Calibrating our ethical compasses

Put public relations and ethics in the same conversational sentence and you're bound to spark some snide descriptors.

Put public relations and ethics in the same conversational sentence and you're bound to spark some snide descriptors.

We sometimes endure the expected sarcastic descriptions as “flacks” or “spin doctors.” Are those snide comments on our profession deserved or earned? Perhaps, as front-line industry and government spokespeople, our task as educators and explainers is misinterpreted…even distrusted. Maybe, we are not doing enough within the profession and our agencies to help colleagues sharpen their ethical compasses? 

Through the years, I have developed a relationship with professor, Nobel Laureate, and Holocaust survivor Elie Wiesel. These conversations with him have led me to wonder and push myself, my family, and colleagues on strengthening resolve in calibrating an “ethical compass.” Wiesel recently published a book aptly titled:  An Ethical Compass – Coming of Age in the 21st Century. The book comprises essays from young people trying to navigate a world of challenge.

Though noted for his work to speak out for those silenced, Wiesel is surprisingly engaged in medical ethics issues and serves as honorary chair of the Prix Galien Foundation, which acknowledges medical innovation that can change the human. Having witnessed his family murdered, Wiesel retains that hopeful perspective that we must stand against indifference. His life and actions call for creating an ethical compass from within.  

Public relations professionals should inspire people to do better for themselves and their audiences. In fact, ethical conduct is so essential to the quality and impact of our work that the Public Relations Society of America issued recently an “Act Ethically and Carry On,” poster, a creative take off on the popular early World War II British morale-building call-to-action.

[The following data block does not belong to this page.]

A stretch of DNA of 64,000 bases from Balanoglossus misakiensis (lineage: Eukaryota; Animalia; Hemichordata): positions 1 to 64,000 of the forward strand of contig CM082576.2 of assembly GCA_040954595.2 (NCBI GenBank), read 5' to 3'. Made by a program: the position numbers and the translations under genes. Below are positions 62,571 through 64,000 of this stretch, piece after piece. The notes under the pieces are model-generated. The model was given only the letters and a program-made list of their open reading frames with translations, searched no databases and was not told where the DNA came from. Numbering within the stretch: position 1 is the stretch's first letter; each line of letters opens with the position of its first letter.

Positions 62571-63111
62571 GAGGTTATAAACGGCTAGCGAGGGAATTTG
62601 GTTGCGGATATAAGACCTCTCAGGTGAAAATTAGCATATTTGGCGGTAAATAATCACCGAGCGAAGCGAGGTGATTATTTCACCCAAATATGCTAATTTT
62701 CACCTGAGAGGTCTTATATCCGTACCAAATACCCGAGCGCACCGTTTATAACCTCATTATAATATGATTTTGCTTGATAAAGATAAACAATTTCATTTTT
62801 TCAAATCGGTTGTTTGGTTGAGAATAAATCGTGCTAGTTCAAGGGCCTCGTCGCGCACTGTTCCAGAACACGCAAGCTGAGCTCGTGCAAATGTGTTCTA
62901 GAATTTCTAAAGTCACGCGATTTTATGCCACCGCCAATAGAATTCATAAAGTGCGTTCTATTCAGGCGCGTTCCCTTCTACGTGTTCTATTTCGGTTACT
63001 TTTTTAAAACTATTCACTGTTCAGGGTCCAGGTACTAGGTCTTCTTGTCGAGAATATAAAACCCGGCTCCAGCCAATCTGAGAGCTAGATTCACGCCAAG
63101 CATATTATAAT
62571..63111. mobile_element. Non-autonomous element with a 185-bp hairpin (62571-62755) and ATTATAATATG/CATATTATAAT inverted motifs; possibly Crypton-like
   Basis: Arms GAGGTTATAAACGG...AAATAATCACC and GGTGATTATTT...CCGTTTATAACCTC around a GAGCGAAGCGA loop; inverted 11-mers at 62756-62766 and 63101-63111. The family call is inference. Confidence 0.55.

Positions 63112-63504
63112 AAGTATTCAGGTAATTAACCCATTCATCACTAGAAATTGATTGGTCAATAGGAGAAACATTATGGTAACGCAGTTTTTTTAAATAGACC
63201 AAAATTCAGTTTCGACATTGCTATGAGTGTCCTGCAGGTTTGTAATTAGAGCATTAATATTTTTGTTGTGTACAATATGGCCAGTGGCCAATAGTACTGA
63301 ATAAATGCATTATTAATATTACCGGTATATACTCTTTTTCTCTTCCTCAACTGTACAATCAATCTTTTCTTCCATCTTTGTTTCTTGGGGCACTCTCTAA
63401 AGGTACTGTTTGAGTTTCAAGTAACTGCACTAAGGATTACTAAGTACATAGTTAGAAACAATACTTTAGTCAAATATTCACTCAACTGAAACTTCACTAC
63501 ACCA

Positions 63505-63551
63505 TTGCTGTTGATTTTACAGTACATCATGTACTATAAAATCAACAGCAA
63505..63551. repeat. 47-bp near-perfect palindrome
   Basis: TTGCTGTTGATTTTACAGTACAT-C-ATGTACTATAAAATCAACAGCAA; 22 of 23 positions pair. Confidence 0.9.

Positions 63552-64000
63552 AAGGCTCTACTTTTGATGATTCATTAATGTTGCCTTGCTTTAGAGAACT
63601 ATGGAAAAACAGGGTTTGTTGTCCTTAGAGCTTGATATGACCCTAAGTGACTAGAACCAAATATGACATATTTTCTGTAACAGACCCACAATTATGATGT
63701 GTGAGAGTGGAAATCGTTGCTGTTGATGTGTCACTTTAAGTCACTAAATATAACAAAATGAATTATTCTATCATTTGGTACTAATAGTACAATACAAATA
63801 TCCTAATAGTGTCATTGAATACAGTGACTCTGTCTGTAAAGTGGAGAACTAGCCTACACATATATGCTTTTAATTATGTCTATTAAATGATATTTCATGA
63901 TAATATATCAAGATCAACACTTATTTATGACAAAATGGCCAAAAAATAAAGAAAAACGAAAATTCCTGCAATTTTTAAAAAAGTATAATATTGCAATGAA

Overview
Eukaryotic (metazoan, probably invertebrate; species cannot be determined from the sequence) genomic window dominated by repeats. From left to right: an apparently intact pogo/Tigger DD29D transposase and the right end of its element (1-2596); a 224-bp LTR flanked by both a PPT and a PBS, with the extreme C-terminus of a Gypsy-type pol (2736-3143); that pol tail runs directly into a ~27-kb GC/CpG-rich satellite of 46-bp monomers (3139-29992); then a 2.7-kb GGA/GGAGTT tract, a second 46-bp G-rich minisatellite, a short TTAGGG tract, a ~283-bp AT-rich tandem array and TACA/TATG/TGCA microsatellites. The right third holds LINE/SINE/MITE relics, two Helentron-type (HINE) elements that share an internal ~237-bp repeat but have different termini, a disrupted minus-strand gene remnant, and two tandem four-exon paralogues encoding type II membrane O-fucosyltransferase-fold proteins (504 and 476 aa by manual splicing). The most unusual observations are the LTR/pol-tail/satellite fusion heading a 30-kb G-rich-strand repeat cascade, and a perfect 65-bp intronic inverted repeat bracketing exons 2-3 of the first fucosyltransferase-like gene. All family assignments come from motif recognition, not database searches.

Years ago, during my tenure as global practice head at a major PR agency, we were confronted with a business challenge. It required a close look at an attribute of ethical behavior: loyalty to our people and not “throwing folks under the bus” to retain a difficult client. Without hesitation, my mentor and friend, the late Howard Paster, made the decision to separate from the assignment. The immediate economic impact was erased quickly multiple times by motivated staff eager to “carry on.” 

For PR agency colleagues who experienced the recent years of fee-famine, opportunity can stimulate unquenchable thirst for “do whatever it takes” to win and deliver. However, there is a limit – an ethical limit. Navigating the decision-making process requires business and personal courage. We are representatives of companies and firms seeking to influence public opinion and behavior. As a healthcare communications professional, who started my career decades ago as a combat medic confronted by numerous ethical challenges, I believe that communications is part of the care. Like the quality of medicines the pharmaceutical industry develops and doctors prescribe, we must place people's well-being in the forefront of our decision-making process. This holds true for my colleagues regardless of industry served. We are advocates influencing people's decisions – their life's course. 

So take out your compass and calibrate! Have courage and carry on! 

Gil Bashe is EVP at Makovsky + Company, where he leads the Makovsky Health practice.

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